We must take great care when arguing that lawyers are ‘special’.

The European Court of Justice gave a ruling a few days ago in a preliminary reference from a Lithuanian court, in Šiba v Devenas (Case C‑537/13). It is an addition to a sub-group of cases that I follow very closely, and which I intend to make my specialist subject when I appear on Mastermind: ‘Lawyers Finding Out That They Are Also Ordinary Citizens’.

There is a history to be written of the legal profession trying to escape rules that apply to other citizens and businesses. Putting it that way makes it sound as if I support those who wish to reduce the nature of being a lawyer to that of following any other trade or business. I do not.

But I have also been at meetings attended by representatives of other liberal professions – doctors, vets, notaries, pharmacists – where they have each said that they are the ones who are special. The lesson is that we have to think carefully about why we are different, to be sure that we do not over-use the argument and so undermine our strength when we really need to rely on some specific aspect.

The facts of Šiba v Devenas are simple. Ms Šiba was a client of Mr Devenas, a lawyer. Lawyer and client concluded a standard‑form contract, in which the arrangement for payment of fees was not clear. Since Šiba did not pay the fees within the period stipulated by Devenas, he went to court to seek an order (for three cases, the amount was altogether around £3,300). The first court upheld the lawyer’s claim and the client’s first appeal was also dismissed. But she appealed again.

She argued that the lower courts did not take account of her status as a consumer, so that, contrary to the relevant provisions of national legislation, they failed to interpret the contracts in a manner favourable to her.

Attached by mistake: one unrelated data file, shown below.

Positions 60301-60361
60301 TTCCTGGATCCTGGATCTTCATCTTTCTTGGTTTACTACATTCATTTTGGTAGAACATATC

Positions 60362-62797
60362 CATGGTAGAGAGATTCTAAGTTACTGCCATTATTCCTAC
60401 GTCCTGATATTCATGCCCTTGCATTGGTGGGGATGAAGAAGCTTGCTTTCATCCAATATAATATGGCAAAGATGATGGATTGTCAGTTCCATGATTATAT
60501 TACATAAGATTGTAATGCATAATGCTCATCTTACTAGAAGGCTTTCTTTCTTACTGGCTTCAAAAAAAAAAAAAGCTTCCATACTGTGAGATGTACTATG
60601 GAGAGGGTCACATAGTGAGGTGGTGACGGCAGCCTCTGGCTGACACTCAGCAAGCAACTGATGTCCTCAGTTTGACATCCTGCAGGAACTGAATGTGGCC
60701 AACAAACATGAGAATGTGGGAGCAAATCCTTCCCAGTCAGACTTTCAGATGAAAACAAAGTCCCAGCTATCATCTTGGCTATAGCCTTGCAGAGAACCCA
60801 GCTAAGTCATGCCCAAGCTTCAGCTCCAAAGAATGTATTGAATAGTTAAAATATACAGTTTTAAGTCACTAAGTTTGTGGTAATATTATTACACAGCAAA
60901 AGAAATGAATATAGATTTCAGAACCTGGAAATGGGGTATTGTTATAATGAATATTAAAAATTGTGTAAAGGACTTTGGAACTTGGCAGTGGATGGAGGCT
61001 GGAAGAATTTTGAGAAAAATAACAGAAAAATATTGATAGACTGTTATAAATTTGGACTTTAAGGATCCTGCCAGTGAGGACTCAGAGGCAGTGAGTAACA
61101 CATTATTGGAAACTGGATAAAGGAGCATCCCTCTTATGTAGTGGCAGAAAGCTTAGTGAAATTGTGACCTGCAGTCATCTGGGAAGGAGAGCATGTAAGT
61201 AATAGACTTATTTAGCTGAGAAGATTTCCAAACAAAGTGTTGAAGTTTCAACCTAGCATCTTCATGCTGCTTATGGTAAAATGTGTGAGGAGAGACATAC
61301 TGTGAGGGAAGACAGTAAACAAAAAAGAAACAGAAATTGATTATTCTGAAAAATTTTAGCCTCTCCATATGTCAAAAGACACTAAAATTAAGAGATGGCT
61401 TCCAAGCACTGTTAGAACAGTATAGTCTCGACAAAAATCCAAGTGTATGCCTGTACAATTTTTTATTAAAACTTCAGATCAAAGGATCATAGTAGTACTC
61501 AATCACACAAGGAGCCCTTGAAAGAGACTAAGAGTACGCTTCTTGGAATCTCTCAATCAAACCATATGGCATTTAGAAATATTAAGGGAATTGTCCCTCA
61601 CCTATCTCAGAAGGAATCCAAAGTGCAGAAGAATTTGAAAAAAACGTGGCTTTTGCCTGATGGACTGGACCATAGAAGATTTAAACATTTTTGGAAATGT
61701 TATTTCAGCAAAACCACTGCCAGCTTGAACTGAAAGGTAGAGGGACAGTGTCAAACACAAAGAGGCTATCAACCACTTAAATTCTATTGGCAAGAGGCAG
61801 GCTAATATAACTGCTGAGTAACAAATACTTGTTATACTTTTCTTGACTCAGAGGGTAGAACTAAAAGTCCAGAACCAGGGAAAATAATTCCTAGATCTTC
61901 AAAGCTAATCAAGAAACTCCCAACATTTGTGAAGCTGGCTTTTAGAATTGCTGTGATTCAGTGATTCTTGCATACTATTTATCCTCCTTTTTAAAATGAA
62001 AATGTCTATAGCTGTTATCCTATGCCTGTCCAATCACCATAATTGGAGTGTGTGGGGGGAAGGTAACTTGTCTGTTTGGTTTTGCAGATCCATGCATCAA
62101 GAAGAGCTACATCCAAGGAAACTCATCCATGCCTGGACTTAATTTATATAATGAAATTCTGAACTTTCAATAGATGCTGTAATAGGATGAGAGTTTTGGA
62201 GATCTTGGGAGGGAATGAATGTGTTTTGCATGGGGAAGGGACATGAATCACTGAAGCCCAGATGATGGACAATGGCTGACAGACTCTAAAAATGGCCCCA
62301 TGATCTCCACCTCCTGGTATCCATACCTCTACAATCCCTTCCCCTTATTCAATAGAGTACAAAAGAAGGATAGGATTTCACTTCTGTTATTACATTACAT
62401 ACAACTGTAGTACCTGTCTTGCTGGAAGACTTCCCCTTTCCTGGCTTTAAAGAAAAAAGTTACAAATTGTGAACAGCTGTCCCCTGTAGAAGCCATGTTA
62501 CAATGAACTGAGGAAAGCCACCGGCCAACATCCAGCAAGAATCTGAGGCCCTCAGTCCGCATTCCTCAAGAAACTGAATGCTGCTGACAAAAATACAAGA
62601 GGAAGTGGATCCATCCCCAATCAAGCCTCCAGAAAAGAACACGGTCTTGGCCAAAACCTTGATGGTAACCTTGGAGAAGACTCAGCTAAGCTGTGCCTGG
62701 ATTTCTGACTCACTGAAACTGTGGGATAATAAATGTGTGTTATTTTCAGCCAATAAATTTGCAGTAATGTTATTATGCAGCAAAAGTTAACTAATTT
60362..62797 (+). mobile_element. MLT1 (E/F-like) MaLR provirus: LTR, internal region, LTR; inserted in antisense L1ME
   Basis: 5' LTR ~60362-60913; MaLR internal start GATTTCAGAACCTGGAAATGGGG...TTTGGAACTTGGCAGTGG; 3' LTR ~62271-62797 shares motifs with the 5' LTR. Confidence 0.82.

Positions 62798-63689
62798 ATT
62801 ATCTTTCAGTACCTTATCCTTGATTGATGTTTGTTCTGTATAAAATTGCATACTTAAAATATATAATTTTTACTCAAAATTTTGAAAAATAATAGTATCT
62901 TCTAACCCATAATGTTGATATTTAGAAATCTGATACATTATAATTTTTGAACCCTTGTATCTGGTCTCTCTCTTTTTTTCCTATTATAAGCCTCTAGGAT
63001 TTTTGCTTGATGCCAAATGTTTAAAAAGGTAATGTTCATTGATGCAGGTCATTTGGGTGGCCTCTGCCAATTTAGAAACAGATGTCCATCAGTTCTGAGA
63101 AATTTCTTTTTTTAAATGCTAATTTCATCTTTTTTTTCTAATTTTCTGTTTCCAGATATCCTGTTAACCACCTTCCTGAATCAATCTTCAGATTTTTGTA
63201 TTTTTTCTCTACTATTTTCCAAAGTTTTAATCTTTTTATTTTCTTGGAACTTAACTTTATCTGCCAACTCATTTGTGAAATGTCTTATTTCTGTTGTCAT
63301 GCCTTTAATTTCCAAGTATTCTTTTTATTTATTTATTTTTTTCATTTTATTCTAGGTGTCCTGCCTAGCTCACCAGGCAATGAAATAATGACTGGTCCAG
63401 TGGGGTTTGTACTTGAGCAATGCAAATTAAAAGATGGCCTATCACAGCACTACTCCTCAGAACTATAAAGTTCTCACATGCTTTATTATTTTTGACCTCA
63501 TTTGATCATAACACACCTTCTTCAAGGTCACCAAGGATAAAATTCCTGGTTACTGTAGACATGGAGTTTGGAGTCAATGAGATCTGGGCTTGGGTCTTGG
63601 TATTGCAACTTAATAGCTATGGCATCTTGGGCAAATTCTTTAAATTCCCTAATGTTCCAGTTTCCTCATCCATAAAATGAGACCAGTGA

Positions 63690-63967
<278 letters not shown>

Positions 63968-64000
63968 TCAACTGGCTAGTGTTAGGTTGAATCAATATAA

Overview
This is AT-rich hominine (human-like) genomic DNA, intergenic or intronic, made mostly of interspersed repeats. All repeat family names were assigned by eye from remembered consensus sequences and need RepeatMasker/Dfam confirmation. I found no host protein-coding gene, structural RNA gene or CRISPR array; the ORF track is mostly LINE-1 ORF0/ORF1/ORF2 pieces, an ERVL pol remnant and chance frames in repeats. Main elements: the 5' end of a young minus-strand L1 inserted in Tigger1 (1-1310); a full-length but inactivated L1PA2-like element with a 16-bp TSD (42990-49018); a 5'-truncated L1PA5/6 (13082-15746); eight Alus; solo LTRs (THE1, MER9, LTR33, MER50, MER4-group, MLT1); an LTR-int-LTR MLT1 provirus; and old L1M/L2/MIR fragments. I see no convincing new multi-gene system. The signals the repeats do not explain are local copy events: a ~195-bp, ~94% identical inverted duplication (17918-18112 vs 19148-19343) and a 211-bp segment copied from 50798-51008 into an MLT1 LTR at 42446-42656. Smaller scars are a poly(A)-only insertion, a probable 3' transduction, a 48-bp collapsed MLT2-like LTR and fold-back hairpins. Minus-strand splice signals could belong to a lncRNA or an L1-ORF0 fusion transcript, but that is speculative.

The preliminary reference to the Court of Justice centred on whether Directive 93/13/EEC of 5 April 1993 on unfair terms in consumer contracts should be interpreted as applying to a standard-form contract for legal services with a client who is not in a trade, business or profession. In other words, is a lawyer a ‘seller or supplier’, and is a contract for legal services a consumer contract with all the relevant safeguards?

You might think the answer is easy. Yes, of course the unfair contract terms directive applies. The court also seemed to think so, since the judgment is brief. But there are traces of how the lawyer struggled to escape the clutches of the directive. Would the application of the directive not undermine the public nature of a lawyer’s work? What about independence, code of ethics, confidentiality? No, no, no, said the court.

This line of EU cases includes both lawyers and their bars. Reyners (Case 2/74) started everything over 40 years ago. The Belgian bar refused to allow a Dutch lawyer with a local Belgian qualification from becoming a member of the Belgian bar because he was Dutch and not Belgian. The bar said that being a lawyer involved the exercise of official authority, and so was exempt from the free movement provisions of the treaty. No, said the court.

Contacts with courts do not constitute the exercise of official authority; consultation, legal assistance and representation, even when the presence of a lawyer is compulsory, are not the exercise of official authority.

The list of bar cases is long: Klopp (Case 107/83) for instance, where the court struck down the Paris bar’s requirement that a lawyer must have only one place of business, which would have meant a German lawyer could not be established both in Germany and France; or the very significant JCJ Wouters v Algemene Raad van de Nederlandse Orde van Advocaten (Case 309/99), where the court held that the Dutch bar, contrary to the line of argument it ran, was an association of undertakings and so subject to EU competition law.

There are important differences between lawyers and everyone else. Our job is in the main to defend liberties, to resolve conflicts and to protect property rights, in ways often regulated by the state. Others might claim to be able to do this, too, but our core values of independence, confidentiality and absence of conflicts of interest are enforced by a professional body with the power to set standards for our work and to discipline wrongdoers, including removal from the profession.

That is what makes us special, and we should take great care that we advance the specific nature of our role only in cases where the core values are properly threatened.

By the time I get on to Mastermind, there might be too many cases for me to remember them all.

Jonathan Goldsmith is a consultant and former secretary-general at the Council of Bars and Law Societies of Europe, which represents around a million European lawyers through its member bars and law societies. He blogs weekly for the Gazette on European affairs